Safe Navigation Operator is released as a part of Winter 21 update.

The main advantange of Safe Navigation Operator is avoid cluttered code when there are too many null checks and make it look lot Β more verbose.

Safe Navigation Operator is not something new that's introduced in Apex, most of the Object Oriented Programming languages has this concept.

Let's look at an example where we might come across a Null Pointer Exception and I will show you how to use Safe Navigation Operator to make the code lot more verbose.

Here, in Step 1 am trying to fetch 5 random account records, think of that as list of records that are accumulated as a result of some business logic.

Then, in step 2 am fetching all the account records and storing them in a Map.

In Step 3, am fetching account record using the key which is going to be the account record Id.

If there exists no record and if we receive null in Step 3, In step 4 when I use the nottaion localAccount.Site.substring(8) it is going to give us Null Pointer Exception.

Likewise, assume we get back a record in Step 3 but there exists no value for the field site in the received account record, in that case we might again encounter Null Pointer Exception because we are using substring() method on null value.

List<String> filteredAccountSites = new List<String>();

//Step: 1
List<Account> collectedAccounts = [SELECT Id, Name, Site FROM Account LIMIT 5];

//Step: 2
Map<Id, Account> accountsMap = new Map<Id, Account>([SELECT Id, Name, Site FROM Account]);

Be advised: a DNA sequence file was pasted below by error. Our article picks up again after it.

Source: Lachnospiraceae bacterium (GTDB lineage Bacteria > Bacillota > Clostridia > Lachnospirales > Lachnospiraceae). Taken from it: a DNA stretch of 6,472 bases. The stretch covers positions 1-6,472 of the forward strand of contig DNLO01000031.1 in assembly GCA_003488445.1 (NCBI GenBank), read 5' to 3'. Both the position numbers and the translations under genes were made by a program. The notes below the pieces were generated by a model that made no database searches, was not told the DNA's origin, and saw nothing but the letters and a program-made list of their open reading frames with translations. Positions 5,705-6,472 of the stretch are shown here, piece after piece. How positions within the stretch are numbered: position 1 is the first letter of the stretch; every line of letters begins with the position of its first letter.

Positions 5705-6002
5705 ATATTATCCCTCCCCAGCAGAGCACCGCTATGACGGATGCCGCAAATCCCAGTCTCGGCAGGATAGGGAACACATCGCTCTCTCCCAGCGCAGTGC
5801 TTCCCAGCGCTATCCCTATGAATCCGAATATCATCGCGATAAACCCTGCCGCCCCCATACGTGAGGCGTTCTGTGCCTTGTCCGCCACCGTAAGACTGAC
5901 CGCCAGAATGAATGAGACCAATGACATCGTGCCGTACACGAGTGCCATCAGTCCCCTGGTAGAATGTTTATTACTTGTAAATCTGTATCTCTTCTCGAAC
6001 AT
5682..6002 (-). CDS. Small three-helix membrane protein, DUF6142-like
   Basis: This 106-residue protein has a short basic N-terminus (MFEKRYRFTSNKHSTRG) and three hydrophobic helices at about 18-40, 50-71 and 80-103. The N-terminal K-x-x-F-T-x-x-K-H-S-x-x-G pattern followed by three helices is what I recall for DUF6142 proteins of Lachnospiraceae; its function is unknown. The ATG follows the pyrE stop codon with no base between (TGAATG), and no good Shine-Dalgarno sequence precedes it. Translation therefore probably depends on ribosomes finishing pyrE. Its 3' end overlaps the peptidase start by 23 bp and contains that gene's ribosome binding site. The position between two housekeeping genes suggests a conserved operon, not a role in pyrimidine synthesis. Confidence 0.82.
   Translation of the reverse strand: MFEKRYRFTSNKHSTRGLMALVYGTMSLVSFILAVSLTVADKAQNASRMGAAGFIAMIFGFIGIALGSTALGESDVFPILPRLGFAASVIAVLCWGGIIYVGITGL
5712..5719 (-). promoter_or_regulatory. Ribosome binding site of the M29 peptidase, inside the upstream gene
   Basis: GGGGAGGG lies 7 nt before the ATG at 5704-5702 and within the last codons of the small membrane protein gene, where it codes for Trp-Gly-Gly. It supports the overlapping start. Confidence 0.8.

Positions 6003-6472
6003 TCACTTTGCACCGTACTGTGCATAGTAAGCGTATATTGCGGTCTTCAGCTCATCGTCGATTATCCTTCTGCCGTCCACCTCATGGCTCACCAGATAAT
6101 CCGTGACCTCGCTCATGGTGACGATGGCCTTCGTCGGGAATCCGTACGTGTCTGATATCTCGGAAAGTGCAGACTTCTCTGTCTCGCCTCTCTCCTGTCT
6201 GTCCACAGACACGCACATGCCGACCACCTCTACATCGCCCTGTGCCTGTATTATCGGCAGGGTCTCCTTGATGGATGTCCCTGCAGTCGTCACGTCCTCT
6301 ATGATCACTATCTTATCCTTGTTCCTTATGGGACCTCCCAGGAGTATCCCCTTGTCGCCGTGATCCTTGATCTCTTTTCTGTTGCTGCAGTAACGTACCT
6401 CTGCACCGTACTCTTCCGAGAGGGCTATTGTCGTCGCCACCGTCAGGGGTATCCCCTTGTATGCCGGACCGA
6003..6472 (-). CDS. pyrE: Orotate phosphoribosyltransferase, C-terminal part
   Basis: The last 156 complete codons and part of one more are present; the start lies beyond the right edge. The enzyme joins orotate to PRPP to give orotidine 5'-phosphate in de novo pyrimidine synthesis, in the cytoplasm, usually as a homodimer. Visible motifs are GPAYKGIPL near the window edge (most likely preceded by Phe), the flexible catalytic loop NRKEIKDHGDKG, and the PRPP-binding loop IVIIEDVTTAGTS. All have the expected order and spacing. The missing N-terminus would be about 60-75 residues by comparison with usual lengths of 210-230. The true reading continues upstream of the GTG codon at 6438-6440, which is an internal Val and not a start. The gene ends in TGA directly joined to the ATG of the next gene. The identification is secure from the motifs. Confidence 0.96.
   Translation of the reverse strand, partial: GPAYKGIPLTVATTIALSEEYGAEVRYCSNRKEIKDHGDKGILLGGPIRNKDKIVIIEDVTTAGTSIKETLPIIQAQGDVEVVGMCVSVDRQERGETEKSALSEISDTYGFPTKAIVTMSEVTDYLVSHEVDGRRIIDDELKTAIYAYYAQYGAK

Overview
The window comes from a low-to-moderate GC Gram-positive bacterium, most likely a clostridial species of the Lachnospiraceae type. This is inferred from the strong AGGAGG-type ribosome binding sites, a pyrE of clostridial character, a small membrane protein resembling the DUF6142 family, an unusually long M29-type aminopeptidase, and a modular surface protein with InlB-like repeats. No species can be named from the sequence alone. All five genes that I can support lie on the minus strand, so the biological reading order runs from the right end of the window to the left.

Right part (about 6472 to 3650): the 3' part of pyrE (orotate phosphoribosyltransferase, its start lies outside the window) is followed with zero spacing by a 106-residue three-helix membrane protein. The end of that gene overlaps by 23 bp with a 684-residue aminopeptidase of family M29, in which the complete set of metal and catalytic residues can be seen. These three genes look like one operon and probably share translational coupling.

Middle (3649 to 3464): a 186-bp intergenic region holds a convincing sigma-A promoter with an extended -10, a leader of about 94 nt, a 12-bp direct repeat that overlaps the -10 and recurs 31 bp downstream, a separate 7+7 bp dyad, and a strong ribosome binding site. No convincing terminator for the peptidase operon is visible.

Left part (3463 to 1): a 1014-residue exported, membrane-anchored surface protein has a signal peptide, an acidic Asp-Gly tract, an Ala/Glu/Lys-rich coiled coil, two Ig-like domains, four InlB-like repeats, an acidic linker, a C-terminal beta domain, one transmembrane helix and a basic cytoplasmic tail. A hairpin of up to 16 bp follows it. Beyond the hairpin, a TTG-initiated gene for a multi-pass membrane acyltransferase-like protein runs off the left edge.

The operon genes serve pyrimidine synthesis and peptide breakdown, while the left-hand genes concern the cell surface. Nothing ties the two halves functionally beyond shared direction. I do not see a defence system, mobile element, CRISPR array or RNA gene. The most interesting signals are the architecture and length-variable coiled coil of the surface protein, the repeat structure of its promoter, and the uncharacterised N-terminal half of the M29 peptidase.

for(Account a : collectedAccounts){
	
    //Step: 3	
    Account localAccount = accountsMap.get(a.Id);
    
    //Step: 4
    //this line will generate Null Pointer Exception when there is an 
    //account record which doesn't have value for site field. 
    
    //Because we are invoking substring() method on null and it fires 
    //up a Null Pointer Exception. 
    filteredAccountSites.add(localAccount.Site.substring(8));

}

System.debug(' πŸš€ ' +filteredAccountSites);
This is how the basic code is going to look like!

To encounter that, we need to refactor the code a bit and it's going to look like this

List<String> filteredAccountSites = new List<String>();

//Step: 1
List<Account> collectedAccounts = [SELECT Id, Name, Site FROM Account LIMIT 5];

//Step: 2
Map<Id, Account> accountsMap = new Map<Id, Account>([SELECT Id, Name, Site FROM Account]);

for(Account a : collectedAccounts){
	
    //Step: 3	
    Account localAccount = accountsMap.get(a.Id);
    if(localAccount != null){
    	if(localAccount.site != null){
        	filteredAccountSites.add(localAccount.Site.substring(8));
        }
    }

}

System.debug(' πŸš€ ' +filteredAccountSites);
Code with added null checks

But, don't you think Step 3 and 4 are looking a bit clutterd?

Here comes Safe Navigation Operator to our rescue. Look at the refactored code below.

List<String> filteredAccountSites = new List<String>();

List<Account> collectedAccounts = [SELECT Id, Name, Site FROM Account LIMIT 5];

Map<Id, Account> accountsMap = new Map<Id, Account>([SELECT Id, Name, Site FROM Account]);

for(Account a : collectedAccounts){

    filteredAccountSites.add(accountsMap.get(a.Id)?.Site?.Substring(8));

}

System.debug(' πŸš€ ' +filteredAccountSites);
Refactored code using Safe Navigation Operator

Have an extra pair of eyes on this filteredAccountSites.add(accountsMap.get(a.Id)?.Site?.Substring(8));

This looks lot more easy on this eyes, isn't it?

Basically, the notation to the left of the ?, if it's not null then the actual data will be returned, on top of which we can invoke other functions.

In case the notation to the left of ? is null, then it returns null. Thus avoiding the Null Pointer Exception.